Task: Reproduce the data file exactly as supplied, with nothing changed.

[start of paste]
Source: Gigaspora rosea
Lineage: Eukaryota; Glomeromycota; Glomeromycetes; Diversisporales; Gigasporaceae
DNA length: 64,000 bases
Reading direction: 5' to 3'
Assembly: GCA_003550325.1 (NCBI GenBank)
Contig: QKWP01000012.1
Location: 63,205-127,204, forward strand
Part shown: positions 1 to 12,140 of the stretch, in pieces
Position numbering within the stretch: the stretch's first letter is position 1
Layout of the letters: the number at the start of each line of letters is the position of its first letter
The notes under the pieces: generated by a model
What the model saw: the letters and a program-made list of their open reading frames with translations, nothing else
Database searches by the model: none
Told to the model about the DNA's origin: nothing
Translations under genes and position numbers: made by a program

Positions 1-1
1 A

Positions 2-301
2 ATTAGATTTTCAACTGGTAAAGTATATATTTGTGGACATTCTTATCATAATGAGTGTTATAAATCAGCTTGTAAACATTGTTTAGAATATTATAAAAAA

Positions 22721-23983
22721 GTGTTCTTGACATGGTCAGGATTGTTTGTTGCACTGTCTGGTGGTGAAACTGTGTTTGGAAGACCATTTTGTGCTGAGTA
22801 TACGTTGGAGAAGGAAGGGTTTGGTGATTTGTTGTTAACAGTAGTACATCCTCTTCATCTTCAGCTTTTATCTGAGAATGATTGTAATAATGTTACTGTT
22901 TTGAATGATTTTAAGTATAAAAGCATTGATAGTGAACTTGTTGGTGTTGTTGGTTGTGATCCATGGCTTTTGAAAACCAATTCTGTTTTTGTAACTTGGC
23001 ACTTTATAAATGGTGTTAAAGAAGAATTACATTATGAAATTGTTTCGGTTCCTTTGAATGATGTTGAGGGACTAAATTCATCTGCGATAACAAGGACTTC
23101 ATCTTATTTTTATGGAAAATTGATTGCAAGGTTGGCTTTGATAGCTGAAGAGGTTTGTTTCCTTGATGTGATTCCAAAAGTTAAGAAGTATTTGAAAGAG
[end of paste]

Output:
Source: Gigaspora rosea
Lineage: Eukaryota; Glomeromycota; Glomeromycetes; Diversisporales; Gigasporaceae
DNA length: 64,000 bases
Reading direction: 5' to 3'
Assembly: GCA_003550325.1 (NCBI GenBank)
Contig: QKWP01000012.1
Location: 63,205-127,204, forward strand
Part shown: positions 1 to 12,140 of the stretch, in pieces
Position numbering within the stretch: the stretch's first letter is position 1
Layout of the letters: the number at the start of each line of letters is the position of its first letter
The notes under the pieces: generated by a model
What the model saw: the letters and a program-made list of their open reading frames with translations, nothing else
Database searches by the model: none
Told to the model about the DNA's origin: nothing
Translations under genes and position numbers: made by a program

Positions 1-1
1 A

Positions 2-301
2 ATTAGATTTTCAACTGGTAAAGTATATATTTGTGGACATTCTTATCATAATGAGTGTTATAAATCAGCTTGTAAACATTGTTTAGAATATTATAAAAAA

Positions 22721-23983
22721 GTGTTCTTGACATGGTCAGGATTGTTTGTTGCACTGTCTGGTGGTGAAACTGTGTTTGGAAGACCATTTTGTGCTGAGTA
22801 TACGTTGGAGAAGGAAGGGTTTGGTGATTTGTTGTTAACAGTAGTACATCCTCTTCATCTTCAGCTTTTATCTGAGAATGATTGTAATAATGTTACTGTT
22901 TTGAATGATTTTAAGTATAAAAGCATTGATAGTGAACTTGTTGGTGTTGTTGGTTGTGATCCATGGCTTTTGAAAACCAATTCTGTTTTTGTAACTTGGC
23001 ACTTTATAAATGGTGTTAAAGAAGAATTACATTATGAAATTGTTTCGGTTCCTTTGAATGATGTTGAGGGACTAAATTCATCTGCGATAACAAGGACTTC
23101 ATCTTATTTTTATGGAAAATTGATTGCAAGGTTGGCTTTGATAGCTGAAGAGGTTTGTTTCCTTGATGTGATTCCAAAAGTTAAGAAGTATTTGAAAGAG